A medicane forms in the Ionian Sea and leaves at least 19 people dead Greece.
Off the Libyan coast, not far from Benghazi, is a developing threat: a potential Mediterranean cyclone, or “medicane”.
On Thursday, gale warnings were issued for Greece’s Crete and southern Italy, including Sicily. For the island of Malta, strong winds and pounding waves were expected.
Over the next three days, this medicane will likely strengthen as it moves into the Ionian Sea, across southern Greece and Crete, and then into the southern Aegean – making a Sunday evening landfall in western Turkey.
Flooding, landslides, wave erosion, thunderstorms and severe gales are all likely for the countries and islands currently under early warning conditions.
True hurricanes cannot form in the Mediterranean Sea, for various reasons of physics. However, cyclones with similar characteristics can and do occur occasionally. Indeed, I steamed through one in 1980, encountering giant waves and winds in excess of 100km/h.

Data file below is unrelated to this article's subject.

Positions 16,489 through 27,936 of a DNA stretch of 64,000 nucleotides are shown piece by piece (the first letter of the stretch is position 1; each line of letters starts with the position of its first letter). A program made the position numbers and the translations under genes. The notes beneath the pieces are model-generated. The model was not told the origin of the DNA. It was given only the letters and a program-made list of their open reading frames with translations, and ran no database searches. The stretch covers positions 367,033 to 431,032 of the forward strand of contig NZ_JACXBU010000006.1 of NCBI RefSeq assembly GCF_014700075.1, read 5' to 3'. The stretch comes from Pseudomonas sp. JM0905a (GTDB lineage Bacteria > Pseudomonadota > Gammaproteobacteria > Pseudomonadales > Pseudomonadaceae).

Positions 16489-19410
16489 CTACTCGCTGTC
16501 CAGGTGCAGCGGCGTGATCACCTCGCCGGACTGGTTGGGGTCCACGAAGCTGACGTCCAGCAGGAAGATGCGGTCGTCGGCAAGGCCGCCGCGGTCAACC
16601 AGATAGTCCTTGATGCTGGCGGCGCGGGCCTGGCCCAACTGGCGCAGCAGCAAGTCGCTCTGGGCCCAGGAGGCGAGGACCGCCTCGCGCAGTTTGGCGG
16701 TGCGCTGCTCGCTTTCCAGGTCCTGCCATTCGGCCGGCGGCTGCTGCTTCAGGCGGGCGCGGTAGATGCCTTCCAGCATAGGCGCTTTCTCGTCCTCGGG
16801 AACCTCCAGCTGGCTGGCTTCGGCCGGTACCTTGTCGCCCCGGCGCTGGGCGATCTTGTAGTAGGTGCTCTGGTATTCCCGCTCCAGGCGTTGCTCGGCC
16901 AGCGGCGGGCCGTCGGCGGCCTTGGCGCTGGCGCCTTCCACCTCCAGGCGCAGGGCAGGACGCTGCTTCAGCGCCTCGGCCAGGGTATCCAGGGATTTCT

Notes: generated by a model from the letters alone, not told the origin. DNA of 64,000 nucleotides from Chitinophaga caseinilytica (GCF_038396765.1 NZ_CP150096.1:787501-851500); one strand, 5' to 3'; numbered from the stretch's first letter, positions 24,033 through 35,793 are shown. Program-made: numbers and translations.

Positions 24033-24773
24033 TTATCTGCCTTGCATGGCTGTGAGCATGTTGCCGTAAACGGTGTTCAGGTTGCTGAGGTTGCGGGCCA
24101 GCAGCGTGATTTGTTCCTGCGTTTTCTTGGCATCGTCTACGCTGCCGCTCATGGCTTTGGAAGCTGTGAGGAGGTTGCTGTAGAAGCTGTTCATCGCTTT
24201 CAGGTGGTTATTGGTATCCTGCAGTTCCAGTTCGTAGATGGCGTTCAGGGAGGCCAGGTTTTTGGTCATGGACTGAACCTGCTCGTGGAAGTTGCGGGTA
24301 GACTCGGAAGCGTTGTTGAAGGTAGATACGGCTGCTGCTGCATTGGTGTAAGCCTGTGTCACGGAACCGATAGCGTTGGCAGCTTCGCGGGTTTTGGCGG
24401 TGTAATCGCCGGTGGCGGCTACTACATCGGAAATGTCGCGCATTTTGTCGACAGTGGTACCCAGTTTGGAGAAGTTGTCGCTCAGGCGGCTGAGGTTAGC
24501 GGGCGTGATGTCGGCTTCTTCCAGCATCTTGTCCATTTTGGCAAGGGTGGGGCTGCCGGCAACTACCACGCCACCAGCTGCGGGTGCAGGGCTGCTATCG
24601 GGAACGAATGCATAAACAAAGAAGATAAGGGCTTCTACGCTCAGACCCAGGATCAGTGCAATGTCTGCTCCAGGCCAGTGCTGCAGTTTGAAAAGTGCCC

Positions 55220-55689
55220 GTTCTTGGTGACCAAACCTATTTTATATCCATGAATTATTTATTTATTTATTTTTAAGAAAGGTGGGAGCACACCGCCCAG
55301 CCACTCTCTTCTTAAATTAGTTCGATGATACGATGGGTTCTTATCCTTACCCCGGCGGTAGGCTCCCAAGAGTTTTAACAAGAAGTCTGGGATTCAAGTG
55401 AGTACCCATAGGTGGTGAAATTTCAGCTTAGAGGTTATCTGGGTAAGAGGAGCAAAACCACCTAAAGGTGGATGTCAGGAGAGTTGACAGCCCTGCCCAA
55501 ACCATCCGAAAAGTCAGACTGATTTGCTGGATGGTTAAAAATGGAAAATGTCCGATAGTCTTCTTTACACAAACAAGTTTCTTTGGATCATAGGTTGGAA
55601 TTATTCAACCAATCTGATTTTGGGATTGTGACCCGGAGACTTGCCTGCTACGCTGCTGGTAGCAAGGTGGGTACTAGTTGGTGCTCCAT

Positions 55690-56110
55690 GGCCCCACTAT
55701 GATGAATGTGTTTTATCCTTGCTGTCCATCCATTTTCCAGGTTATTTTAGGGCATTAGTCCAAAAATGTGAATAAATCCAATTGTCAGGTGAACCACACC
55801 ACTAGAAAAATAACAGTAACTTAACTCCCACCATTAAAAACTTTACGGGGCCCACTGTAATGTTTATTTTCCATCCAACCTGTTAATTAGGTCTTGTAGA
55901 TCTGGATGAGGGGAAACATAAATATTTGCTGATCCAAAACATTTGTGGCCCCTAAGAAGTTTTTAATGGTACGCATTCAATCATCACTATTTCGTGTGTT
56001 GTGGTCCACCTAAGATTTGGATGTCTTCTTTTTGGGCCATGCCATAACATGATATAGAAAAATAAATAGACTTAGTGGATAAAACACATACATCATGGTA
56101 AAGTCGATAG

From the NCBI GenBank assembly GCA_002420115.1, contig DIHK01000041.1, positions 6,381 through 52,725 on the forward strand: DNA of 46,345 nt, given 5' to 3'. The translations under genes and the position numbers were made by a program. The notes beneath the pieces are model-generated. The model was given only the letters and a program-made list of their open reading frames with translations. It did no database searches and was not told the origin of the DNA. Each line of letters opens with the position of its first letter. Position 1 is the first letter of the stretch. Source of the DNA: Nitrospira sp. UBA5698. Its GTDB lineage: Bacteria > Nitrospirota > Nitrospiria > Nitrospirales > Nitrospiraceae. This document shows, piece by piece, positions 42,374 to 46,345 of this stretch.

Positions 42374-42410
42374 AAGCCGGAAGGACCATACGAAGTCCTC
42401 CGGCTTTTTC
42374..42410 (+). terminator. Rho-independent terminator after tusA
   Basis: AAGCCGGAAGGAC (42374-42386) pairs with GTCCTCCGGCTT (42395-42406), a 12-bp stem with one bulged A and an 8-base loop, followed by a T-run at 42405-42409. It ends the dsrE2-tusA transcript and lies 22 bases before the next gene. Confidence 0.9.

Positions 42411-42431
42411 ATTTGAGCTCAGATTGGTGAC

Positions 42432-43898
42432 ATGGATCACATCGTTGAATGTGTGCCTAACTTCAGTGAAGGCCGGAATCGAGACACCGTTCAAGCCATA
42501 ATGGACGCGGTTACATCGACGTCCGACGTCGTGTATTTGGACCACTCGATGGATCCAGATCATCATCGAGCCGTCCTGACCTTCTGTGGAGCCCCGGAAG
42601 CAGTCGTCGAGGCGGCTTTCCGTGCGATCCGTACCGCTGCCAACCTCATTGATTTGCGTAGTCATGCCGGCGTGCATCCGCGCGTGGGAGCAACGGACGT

The start of this cyclone was a series of violent thunderstorms that brought downpours to Tunisia and northern Libya. Flash flooding swept through Nabeul, Tunisia, over the weekend, taking four lives.
These thunderstorms repeatedly regenerated as the warm waters of the Gulf of Sirte kept feeding in both energy and water vapour. Even on Wednesday night, 93mm of rain was recorded as falling on Medinine, southern Tunisia, on the main road to Tripoli, Libya.
The centre of circulation, as of Thursday, was just off the coast from Benghazi, eastern Libya. The boost came from a rapid cooling of the air above the central Mediterranean. A cold front swept across Eastern Europe on Tuesday, dropping temperatures by up to 14 Celsius at ground level. Although the contrast overland is now fuzzy, the air aloft is much cooler.
Warm air rises, the proof being in the clump of thunderstorms now over the coast of Libya. If you cool the air above even more, it rises even more rapidly and (physics again) starts to spin. This ultimately can lead to a sub-tropical cyclone, or “medicane”, which is what is expected to happen in this case.